require a separate "tick" of the loop before it gets moved to the
above-mentioned FIFO (a.k.a. the ready queue).
Perhaps the following is helpful (though it gives more implementation
detail than we should probably put in the docs). The event loop repeats the
following steps forever:
1. Wait for I/O ready with a deadline equal to the earliest scheduled item
(zero if the ready queue is non-empty, infinity if nothing is scheduled)
2. Add I/O handlers that should be called to the ready queue
3. Move scheduled items that are now dueue to the ready queue
4. Run everything that is *currently* in the ready queue
When the sentinel from stop() is found in the ready queue, the loop stops,
leaving any remaining items in the ready queue. When the loop is restarted,
we start from the top, with a deadline equal to zero.
The other useful thing to understand is the data structures used by the
- a ready queue (the aforementioned FIFO)
- a heapq of scheduled items, sorted by the time they are due
- a data structure to keep track of I/O callbacks (typically a selector,
except when using IOCP on Windows)
Much hand-wringing went into deciding what to do with callbacks put into
the ready queue by call_soon() while step 4 above is running. The decision
was *not* to run these immediately but to loop back to the top, using a
deadline of zero for the I/O wait. This favors responding to I/O over
running callbacks, but still runs the first "wave" of callbacks immediately
without checking back for more I/O.
> That said, I am very excited to have this functionality. I have been
> sticking with Python 2 for now, but this feature may entice me to make
> the switch.
That was part of the point. :-)
> -- Russell
> > ---------- Forwarded message ----------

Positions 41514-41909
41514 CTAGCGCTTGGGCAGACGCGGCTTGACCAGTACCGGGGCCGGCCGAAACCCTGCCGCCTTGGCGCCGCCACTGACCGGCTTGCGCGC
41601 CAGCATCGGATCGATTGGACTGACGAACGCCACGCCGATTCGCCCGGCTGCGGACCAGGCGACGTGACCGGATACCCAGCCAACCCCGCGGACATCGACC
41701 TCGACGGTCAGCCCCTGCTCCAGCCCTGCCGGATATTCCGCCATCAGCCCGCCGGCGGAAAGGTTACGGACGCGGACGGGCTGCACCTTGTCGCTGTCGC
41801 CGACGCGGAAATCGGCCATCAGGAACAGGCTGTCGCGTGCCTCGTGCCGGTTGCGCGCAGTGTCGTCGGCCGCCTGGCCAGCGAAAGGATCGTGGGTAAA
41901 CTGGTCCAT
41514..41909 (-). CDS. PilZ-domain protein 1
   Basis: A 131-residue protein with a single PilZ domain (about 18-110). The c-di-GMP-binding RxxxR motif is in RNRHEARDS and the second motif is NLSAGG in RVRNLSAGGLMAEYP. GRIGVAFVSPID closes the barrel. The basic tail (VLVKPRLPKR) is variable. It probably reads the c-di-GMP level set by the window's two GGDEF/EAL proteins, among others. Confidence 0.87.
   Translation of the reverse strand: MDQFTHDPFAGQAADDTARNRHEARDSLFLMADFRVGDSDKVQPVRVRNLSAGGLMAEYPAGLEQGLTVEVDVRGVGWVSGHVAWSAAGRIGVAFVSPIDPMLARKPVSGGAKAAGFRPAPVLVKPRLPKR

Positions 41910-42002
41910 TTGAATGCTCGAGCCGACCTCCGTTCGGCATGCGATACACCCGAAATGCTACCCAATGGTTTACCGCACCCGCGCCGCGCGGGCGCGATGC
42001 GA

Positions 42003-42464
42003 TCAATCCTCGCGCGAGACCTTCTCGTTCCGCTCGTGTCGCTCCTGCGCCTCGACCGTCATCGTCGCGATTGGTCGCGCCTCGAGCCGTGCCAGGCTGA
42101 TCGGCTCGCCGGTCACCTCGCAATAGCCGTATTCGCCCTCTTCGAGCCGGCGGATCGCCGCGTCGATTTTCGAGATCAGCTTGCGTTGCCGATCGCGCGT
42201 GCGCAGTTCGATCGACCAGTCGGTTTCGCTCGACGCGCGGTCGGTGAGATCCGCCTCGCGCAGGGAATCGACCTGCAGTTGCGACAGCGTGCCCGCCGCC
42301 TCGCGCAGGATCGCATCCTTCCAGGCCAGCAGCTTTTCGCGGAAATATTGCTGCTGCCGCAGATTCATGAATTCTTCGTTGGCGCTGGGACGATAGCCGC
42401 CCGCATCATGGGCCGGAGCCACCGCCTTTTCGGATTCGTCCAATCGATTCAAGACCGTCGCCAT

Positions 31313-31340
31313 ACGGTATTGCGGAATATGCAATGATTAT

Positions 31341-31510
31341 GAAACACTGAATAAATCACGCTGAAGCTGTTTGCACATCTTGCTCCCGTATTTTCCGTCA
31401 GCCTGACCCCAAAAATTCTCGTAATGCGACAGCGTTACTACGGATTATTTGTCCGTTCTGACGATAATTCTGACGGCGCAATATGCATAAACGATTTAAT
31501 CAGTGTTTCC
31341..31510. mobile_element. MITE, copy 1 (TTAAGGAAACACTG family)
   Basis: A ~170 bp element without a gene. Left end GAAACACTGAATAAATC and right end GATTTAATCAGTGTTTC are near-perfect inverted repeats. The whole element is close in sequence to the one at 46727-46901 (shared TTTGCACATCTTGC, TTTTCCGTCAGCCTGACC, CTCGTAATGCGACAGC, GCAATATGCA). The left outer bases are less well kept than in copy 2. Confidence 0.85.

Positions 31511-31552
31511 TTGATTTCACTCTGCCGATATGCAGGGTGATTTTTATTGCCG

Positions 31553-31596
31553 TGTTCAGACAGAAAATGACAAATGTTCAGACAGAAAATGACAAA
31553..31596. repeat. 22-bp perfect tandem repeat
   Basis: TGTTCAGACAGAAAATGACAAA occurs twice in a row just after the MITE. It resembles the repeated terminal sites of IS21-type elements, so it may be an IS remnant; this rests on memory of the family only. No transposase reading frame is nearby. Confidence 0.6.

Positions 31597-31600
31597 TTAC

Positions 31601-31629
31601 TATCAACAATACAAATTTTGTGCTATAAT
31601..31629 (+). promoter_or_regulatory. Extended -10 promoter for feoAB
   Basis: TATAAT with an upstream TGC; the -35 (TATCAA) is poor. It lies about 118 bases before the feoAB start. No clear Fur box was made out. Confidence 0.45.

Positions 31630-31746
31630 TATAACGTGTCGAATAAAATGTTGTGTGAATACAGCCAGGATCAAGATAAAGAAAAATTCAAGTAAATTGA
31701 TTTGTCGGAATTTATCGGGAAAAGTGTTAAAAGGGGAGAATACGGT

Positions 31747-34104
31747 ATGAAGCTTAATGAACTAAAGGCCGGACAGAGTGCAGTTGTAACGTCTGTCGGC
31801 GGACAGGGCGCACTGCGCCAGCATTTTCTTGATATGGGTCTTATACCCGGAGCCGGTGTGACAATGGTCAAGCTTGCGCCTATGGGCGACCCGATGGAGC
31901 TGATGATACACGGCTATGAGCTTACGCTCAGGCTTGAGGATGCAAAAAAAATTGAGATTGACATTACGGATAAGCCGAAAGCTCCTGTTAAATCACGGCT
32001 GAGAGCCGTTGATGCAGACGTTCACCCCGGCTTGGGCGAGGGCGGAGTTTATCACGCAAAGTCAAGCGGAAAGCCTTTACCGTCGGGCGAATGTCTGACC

> > From: Victor Stinner <victor.stinner at gmail.com>
> > Date: Sat, Feb 8, 2014 at 2:38 PM
> > Subject: [python-tulip] Need help to finish asyncio documentation
> > To: python-tulip <python-tulip at googlegroups.com>
> > Hi,
> > I wrote most parts of the documentation of the asyncio module, but I'm
> > not sure that anyone already read it yet. Can you please at least take
> > at look?
> > http://docs.python.org/dev/library/asyncio.html
> > Tell me if the documentation needs more examples. I don't want to add
> > whole applications, only very short examples to explain one feature or
> > concept, or show how to use one specific API.
> > I just realized that add/remove_reader/writer() methods of the event
> > loop were not documented, sock_recv/sendall/accept/connect() methods
> > neither. I documented them.
> > There are still many functions which only have "XXX" for documentation.
> > If you would like to contribute, send patches on .rst files. The
> > source of the documentation is in the Doc/library/ directory of
> > CPython repository:
> > http://hg.python.org/cpython/
> > Files asyncio-*.rst:
> > http://hg.python.org/cpython/file/default/Doc/library
> > Victor
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> Python-Dev at python.org
--Guido van Rossum (python.org/~guido)